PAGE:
News & Insights
In Conversation with Scott Walchek, CEO of TrovBy Tricia Kemp, General Partner, Oak HC/FT
What is Trov?
Trov is a technology company providing on-demand insurance for single items. We enable people to insure the things they want, when they want, for the duration they want – entirely from an app on a smartphone.
Trov is the largest emerging insurance company that takes no balance-sheet risk – much like Uber is the largest taxi company but owns no cars, and Airbnb is the largest hospitality company but owns no property. We are a full-stack reinvention of the insurance value chain.
What was the genesis of Trov?
We created Trov by applying technology to the intersection of people and their possessions.
Along the “arc of possession”, Trov exists between the poles of acquisition and dispossession, where there’s a whole lifecycle of utility that nobody has applied technology. We believe that is where Trov’s opportunity exists.
For decades, enormous investment and technology has been poured into the acquisition and dispossession of goods, with companies like Amazon, eBay, Alibaba, Craigslist, etc. But Trōv is designed to help people benefit from the information about the things in their lives – after acquisition and before dispossession. We imagine a time when everyone will have a Trōv – populated with the information about the things they own – and will uniquely benefit from that information. Our first unique benefit is on-demand insurance for single items.
How is Trov changing the way consumers think about property insurance?
A great analogy is iTunes. When Apple launched the service, they changed the way people acquired and consumed music by disassembling the album into separate parts, allowing people to buy individual songs. Not only did they invent the technology to do that, but they also created an entirely new marketplace – all while serving an emerging generation of consumer seeking greater control through technology.
Trov is attempting to do the same thing by disassembling the insurance policy covering all their contents and enabling individuals instead to cover a single or select few assets. If you only care about your camera, laptop, or bicycle, you can use Trov to protect just those items, rather than buying a blanket policy that encompasses all your possessions. It’s like buying that single song instead of the complete album.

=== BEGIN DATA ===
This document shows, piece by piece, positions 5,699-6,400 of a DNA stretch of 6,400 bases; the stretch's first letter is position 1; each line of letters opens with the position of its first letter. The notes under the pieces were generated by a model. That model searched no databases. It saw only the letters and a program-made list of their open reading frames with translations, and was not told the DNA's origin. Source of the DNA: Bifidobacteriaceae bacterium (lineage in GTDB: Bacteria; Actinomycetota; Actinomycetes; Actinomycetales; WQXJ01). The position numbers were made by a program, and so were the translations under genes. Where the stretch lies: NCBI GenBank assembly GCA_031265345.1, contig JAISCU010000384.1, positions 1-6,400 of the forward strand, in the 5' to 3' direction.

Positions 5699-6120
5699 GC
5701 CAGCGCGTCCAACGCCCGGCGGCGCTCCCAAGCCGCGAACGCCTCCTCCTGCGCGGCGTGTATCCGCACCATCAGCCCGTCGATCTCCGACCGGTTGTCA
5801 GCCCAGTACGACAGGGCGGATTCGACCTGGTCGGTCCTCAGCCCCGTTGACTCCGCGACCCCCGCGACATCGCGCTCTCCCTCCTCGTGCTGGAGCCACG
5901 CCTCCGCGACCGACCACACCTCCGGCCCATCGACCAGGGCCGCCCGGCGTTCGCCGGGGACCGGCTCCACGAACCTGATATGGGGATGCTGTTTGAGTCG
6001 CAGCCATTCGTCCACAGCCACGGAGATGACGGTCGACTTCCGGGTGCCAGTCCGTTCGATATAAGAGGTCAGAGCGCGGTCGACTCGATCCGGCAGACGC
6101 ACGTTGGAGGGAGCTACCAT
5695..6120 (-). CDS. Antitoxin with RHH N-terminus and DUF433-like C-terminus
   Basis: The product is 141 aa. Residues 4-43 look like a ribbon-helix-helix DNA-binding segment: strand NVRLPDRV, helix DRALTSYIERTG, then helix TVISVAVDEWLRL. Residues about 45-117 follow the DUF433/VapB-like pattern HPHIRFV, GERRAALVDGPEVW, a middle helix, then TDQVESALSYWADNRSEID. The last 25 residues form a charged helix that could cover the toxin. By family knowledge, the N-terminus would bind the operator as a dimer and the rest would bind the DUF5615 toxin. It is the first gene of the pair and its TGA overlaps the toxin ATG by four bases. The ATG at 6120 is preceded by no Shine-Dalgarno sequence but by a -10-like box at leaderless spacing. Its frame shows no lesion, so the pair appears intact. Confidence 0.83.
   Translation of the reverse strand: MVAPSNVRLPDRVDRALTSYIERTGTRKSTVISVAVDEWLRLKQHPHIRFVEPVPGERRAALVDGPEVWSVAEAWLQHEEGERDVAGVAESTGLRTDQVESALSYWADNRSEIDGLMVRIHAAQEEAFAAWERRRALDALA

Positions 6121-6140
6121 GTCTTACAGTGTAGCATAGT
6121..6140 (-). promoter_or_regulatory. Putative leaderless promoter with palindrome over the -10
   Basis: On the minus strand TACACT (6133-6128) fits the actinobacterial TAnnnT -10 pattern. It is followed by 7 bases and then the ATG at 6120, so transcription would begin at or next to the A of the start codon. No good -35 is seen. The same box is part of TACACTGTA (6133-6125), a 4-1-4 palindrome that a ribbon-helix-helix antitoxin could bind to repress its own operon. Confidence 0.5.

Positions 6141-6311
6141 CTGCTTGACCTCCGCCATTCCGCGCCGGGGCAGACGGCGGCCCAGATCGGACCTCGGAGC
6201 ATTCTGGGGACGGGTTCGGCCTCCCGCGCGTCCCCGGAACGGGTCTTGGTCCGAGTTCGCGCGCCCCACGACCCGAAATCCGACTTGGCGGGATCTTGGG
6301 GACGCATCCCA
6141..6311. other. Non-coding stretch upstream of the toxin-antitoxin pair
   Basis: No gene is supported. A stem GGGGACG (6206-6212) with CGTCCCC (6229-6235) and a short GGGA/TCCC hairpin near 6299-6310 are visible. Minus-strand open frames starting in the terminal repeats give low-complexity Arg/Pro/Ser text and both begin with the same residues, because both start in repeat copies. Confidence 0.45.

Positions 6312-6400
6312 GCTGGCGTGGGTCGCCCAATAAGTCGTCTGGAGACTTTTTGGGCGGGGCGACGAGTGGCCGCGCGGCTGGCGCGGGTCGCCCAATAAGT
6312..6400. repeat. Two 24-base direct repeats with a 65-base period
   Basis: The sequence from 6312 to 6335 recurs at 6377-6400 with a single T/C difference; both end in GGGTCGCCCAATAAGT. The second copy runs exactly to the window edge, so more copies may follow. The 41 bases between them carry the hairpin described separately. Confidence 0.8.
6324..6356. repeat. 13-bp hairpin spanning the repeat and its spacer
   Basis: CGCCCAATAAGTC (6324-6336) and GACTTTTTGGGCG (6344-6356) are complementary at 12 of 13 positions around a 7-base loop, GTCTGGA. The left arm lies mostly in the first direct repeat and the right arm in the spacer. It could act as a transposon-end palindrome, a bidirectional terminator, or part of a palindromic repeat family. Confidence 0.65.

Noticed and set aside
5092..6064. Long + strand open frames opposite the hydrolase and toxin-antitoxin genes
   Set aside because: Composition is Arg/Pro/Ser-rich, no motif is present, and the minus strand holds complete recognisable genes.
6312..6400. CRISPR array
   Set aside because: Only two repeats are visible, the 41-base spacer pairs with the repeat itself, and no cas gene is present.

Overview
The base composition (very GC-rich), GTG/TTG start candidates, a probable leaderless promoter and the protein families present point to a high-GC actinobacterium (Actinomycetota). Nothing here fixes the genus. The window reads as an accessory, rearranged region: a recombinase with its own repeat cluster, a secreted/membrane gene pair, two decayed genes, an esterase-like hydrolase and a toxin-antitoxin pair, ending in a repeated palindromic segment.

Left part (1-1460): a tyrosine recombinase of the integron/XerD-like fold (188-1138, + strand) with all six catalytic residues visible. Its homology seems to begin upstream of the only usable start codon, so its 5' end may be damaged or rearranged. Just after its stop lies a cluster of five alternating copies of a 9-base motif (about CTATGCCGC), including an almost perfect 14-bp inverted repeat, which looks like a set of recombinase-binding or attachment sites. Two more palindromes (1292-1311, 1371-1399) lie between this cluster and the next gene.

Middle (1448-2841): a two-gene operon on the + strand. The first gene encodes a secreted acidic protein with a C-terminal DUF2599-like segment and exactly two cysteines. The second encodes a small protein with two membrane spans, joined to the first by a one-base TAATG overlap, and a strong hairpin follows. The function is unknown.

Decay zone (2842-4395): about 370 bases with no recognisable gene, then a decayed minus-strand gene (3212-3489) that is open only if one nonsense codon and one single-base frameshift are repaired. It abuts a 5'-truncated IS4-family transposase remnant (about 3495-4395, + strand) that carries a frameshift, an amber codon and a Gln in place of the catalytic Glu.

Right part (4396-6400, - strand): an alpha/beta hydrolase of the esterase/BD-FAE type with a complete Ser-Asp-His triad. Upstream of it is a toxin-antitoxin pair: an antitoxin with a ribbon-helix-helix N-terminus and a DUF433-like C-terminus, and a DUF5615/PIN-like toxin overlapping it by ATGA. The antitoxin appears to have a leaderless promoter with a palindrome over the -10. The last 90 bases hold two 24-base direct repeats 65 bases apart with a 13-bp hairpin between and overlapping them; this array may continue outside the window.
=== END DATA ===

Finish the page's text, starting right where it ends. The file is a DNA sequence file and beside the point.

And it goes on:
Traditional insurance policies are typically rigid and the policy is always active, which extends the time and increases the cost of coverage. Trov’s insurance platform offers a solution for those who want to choose when to protect single items and keep costs low.
What is the most common item people are insuring through Trov?
Because we’re focused on millennials, we’ve figured that the things our consumers care most about are the possessions that connect them to their world. That starts with consumer electronics: smartphones, laptops, tablets, headphones, and gaming consoles. Photography gear is also an important category.
Soon, we’ll support other categories in response to user demand. For example, jewelry and unique watches.
The average consumer covers two items, usually their smartphone and laptop. Smartphones are the number one item because they are automatically added to Trov and serve as a digital repository for all the information about your possessions – including metadata around the purchase, retailer, retail replacement value, etc. One of our current development tasks is focused around removing the category limits so that users can cover more types of items.
Trov first launched in Australia and the UK, and is now expanding rapidly across Asia and Europe. How are you able to enter so many different markets?